China’s banking system has undergone significant changes in the past two decades. It has been transformed from a mono-bank system typical of centrally-planned economies to an increasingly diversified multi-layered system comprising a central bank together with a growing number of domestic and foreign commercial banks. In fact, China’s banking system is now among the worlds largest, particularly in relation to GDP. Nevertheless, China’s banks are beset with a number of long-standing structural problems rooted in the legacies of the past command economy. This paper examines the nature and economic implications of these problems, the efficacy of the policies designed to reform the banking sector and the challenges the system faces, especially in light of China’s moves towards full membership in the WTO.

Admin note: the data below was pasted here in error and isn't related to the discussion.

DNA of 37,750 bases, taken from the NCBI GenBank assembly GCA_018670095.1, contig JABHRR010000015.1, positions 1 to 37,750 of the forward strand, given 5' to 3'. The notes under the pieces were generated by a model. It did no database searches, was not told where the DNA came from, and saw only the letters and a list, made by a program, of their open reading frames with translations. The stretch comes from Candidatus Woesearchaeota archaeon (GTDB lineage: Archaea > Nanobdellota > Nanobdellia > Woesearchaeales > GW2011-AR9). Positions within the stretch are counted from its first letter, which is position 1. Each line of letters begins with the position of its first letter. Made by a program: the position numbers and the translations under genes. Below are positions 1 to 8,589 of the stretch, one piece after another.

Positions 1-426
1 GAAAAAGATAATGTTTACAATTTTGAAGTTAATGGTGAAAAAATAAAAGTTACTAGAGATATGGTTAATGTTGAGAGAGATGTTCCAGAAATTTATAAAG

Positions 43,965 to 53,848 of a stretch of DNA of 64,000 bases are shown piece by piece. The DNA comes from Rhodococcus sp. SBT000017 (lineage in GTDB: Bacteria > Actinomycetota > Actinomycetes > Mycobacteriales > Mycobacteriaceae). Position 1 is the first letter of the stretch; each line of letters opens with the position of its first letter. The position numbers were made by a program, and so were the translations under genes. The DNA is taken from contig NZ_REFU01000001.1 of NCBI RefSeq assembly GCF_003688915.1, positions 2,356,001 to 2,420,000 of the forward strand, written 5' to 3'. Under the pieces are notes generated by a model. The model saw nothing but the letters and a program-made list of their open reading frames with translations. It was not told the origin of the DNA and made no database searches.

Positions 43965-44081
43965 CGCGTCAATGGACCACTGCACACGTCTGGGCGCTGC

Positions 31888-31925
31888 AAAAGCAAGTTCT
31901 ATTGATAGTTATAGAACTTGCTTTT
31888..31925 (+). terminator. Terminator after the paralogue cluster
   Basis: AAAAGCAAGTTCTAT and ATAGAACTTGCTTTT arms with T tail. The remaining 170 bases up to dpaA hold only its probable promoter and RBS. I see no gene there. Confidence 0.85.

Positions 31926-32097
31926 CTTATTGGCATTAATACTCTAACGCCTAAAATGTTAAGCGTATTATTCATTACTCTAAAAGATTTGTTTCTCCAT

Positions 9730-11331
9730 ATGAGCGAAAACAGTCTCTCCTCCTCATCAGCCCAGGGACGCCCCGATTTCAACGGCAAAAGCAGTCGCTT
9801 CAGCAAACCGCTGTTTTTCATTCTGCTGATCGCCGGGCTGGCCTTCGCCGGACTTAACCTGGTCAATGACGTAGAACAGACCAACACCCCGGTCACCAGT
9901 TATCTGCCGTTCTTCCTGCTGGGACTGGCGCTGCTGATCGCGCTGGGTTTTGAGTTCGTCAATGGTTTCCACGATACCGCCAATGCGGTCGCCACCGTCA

|Number of pages||31|
|Publication status||Published - 1 Jan 2003|
- China and the WTO
- China’s banks
- Non-performing loans